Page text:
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An Official Publication of the Indian Association of Oral and Maxillofacial Pathologists

ORIGINAL ARTICLE Table of Contents   
Year : 2016  |  Volume : 20  |  Issue : 2  |  Page : 234-238
Survivin expression in oral lichen planus: Role in malignant transformation

1 Department of Oral and Maxillofacial Pathology, M R Ambedkar Dental College and Hospital, Bengaluru, Karnataka, India
2 Department of Oral and Maxillofacial Pathology, Krishnadevaraya College of Dental Sciences, Bengaluru, Karnataka, India

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G Suganya
No: 9, 8th Maruthi Cross, Post Office Road, Ramamurthy Nagar, Bengaluru - 560 016, Karnataka
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Source of Support: None, Conflict of Interest: None

DOI: 10.4103/0973-029X.185912

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Context: Oral lichen planus (OLP) is a potentially malignant disease with a prevalence rate of 0.5–2.2%. It is a T-cell-mediated autoimmune disease, in which cytotoxic CD8+ T-cells trigger apoptosis of the basal cells of oral epithelium. The reported progression of OLP to oral squamous cell carcinoma (OSCC) ranges from 0.4% to 6.5%. Apoptosis plays a major role in the maintenance of tissue homeostasis. The evasion of apoptosis in the form of dysregulation of inhibitors of apoptosis proteins (IAPs) may lead to malignant transformation. Survivin belongs to the second gene family of IAPs, which is overexpressed in many tumors such as OSCC and gastric carcinomas, and its expression is widely involved in apoptosis as well as in tumor metastasis. Materials and Methods: Sections were obtained from the paraffin-embedded archival blocks of patients diagnosed histologically as OLP, and cases with normal epithelium were used for comparison whereas cases with OSCC were used as positive control. Results: We analyzed the expression of survivin in OLP and normal epithelium. Survivin expression with moderate intensity was seen in the cells of basal layer with nuclear positivity in cases of OLP, whereas mild to nil expression was seen in normal epithelium with nuclear and cytoplasmic positivity in different layers. Conclusions: Survivin positivity was seen predominantly in the basal cells of OLP suggesting increased longevity of these cells which in turn might acquire dysplastic changes leading to increased risk of malignant transformation of this premalignant condition. Although the conversion rate may be low, the potential exists in the indolent course of the disease.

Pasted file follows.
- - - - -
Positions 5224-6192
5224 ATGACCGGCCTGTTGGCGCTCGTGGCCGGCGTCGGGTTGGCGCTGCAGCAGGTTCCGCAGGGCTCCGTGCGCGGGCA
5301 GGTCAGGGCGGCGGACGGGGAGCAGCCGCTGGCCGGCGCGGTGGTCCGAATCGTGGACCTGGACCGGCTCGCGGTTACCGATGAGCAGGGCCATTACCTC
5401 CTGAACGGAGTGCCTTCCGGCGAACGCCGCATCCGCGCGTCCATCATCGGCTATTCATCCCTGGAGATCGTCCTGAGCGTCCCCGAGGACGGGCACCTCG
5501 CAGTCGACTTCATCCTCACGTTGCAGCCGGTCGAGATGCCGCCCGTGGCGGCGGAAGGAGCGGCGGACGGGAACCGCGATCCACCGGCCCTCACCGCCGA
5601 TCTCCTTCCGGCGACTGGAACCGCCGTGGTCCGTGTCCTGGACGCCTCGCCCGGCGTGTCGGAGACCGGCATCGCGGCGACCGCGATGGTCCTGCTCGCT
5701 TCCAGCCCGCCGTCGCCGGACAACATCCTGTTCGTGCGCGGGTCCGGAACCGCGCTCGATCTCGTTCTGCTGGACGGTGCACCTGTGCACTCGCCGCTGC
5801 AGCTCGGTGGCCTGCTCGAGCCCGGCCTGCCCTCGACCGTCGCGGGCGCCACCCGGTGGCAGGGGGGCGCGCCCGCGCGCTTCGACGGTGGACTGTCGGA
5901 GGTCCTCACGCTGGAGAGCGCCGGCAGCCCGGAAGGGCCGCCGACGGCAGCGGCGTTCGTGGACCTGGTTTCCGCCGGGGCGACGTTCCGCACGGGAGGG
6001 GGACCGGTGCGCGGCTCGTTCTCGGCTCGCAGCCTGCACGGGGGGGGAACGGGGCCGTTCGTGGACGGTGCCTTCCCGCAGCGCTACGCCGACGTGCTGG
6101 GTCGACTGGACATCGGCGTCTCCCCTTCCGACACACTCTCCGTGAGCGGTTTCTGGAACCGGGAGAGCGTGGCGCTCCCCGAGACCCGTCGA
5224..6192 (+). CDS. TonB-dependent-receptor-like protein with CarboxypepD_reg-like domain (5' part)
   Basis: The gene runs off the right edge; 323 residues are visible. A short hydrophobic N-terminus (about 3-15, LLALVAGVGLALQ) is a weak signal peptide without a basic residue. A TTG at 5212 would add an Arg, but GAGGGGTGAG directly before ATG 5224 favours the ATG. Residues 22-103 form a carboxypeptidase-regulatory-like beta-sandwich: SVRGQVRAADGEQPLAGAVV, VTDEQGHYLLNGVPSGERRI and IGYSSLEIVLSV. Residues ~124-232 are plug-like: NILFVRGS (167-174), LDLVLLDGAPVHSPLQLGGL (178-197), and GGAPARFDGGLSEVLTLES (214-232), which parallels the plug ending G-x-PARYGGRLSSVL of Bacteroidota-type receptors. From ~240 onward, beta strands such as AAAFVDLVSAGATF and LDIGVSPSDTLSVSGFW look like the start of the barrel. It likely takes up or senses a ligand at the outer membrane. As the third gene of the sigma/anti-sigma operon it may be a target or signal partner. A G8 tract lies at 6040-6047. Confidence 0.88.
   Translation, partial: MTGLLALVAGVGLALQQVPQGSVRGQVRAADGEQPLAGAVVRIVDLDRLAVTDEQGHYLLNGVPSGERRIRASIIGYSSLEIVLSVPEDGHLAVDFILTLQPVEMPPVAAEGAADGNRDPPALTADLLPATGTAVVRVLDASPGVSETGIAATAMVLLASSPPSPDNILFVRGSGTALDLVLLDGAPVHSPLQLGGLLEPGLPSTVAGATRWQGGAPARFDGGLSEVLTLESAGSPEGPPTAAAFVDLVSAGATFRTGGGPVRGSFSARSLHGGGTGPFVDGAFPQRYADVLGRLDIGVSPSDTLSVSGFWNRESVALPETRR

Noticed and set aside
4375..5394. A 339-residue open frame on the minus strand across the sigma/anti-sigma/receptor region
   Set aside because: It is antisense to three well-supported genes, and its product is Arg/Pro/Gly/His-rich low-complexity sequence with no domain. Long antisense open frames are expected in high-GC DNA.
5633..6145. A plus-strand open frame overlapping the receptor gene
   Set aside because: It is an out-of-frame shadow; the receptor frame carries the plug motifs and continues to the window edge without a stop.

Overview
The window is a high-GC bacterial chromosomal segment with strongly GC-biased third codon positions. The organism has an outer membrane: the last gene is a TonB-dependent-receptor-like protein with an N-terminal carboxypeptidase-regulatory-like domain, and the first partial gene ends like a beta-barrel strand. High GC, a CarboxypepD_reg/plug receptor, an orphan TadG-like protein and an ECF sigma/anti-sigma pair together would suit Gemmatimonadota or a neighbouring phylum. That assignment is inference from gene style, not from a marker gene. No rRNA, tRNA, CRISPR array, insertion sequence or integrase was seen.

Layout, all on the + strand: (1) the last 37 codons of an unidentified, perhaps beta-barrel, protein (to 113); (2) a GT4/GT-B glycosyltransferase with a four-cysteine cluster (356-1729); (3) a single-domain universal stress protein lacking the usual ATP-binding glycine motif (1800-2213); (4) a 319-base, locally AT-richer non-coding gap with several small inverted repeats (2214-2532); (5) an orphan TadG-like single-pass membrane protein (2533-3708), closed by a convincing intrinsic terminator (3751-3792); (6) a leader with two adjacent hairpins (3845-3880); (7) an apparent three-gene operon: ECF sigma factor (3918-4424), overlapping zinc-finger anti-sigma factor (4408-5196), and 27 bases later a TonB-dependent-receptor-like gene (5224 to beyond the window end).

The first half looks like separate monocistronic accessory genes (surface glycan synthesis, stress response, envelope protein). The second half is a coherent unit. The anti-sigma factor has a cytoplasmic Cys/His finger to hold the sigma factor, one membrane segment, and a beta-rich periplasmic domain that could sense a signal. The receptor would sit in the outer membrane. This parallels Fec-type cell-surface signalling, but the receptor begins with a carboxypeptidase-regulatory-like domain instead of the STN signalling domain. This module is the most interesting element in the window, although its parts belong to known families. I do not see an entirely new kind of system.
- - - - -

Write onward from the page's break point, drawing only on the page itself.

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Journal of Oral and Maxillofacial Pathology | Published by Wolters Kluwer - Medknow
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